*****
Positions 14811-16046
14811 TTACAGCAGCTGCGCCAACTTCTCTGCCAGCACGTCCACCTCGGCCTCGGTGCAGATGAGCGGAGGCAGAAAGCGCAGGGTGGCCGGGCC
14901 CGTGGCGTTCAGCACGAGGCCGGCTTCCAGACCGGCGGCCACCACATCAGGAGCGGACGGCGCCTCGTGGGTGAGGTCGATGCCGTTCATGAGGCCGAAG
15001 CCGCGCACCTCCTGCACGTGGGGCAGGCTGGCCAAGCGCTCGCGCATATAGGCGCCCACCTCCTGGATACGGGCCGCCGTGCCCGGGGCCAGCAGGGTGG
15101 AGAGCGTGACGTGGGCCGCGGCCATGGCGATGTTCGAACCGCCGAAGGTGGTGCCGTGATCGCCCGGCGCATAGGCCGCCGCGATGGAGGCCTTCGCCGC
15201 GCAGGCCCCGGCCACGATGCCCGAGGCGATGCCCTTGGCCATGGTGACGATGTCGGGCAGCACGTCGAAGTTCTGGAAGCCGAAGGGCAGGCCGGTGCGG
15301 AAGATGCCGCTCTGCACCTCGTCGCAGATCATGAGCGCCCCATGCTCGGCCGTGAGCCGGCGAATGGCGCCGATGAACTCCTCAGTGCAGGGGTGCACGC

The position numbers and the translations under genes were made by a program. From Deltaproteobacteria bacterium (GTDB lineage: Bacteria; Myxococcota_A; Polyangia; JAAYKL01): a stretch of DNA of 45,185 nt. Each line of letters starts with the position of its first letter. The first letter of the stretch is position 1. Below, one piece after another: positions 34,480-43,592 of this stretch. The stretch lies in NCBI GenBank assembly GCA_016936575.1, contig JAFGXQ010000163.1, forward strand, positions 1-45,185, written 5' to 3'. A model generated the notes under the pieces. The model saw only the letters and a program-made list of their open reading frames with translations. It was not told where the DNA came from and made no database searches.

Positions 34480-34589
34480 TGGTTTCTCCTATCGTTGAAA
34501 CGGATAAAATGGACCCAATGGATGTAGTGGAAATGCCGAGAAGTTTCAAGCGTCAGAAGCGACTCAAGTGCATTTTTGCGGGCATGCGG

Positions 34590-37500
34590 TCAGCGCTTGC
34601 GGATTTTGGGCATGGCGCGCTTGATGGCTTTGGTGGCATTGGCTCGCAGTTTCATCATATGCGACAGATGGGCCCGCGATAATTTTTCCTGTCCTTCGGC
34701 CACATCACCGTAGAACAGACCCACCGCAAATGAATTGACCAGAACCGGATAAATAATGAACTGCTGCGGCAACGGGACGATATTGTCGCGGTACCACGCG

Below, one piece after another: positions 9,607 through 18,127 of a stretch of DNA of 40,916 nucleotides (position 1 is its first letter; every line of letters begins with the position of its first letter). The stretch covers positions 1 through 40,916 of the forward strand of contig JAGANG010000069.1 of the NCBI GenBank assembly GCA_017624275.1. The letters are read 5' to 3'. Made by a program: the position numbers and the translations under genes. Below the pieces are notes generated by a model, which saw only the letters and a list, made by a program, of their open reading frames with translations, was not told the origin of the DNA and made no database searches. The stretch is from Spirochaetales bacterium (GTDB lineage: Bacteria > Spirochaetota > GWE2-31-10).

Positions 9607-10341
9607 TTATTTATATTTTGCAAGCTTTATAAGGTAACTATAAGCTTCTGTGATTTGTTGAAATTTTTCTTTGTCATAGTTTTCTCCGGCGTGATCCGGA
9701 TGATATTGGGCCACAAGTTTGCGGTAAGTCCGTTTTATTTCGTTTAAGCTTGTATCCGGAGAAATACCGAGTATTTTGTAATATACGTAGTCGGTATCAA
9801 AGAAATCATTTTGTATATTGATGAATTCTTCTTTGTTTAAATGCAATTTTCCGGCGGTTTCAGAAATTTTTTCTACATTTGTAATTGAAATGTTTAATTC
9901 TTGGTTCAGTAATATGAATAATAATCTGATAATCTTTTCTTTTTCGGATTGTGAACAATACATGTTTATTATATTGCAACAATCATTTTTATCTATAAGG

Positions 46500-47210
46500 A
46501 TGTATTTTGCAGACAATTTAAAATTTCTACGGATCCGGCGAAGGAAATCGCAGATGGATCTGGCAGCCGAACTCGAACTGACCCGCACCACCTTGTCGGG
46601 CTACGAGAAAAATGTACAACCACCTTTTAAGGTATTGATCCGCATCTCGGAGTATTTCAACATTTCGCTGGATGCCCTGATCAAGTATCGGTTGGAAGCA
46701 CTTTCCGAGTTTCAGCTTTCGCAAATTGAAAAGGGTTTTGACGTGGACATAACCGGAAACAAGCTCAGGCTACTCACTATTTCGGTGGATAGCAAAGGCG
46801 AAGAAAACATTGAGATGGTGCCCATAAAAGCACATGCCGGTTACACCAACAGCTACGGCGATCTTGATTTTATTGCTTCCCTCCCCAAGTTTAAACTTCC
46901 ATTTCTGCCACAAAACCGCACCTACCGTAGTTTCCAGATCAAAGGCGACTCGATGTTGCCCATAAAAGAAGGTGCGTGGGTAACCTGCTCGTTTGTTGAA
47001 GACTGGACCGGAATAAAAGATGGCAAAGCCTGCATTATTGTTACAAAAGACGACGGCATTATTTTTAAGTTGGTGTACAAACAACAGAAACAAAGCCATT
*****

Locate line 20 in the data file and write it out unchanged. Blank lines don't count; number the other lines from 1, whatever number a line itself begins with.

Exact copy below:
9801 AGAAATCATTTTGTATATTGATGAATTCTTCTTTGTTTAAATGCAATTTTCCGGCGGTTTCAGAAATTTTTTCTACATTTGTAATTGAAATGTTTAATTC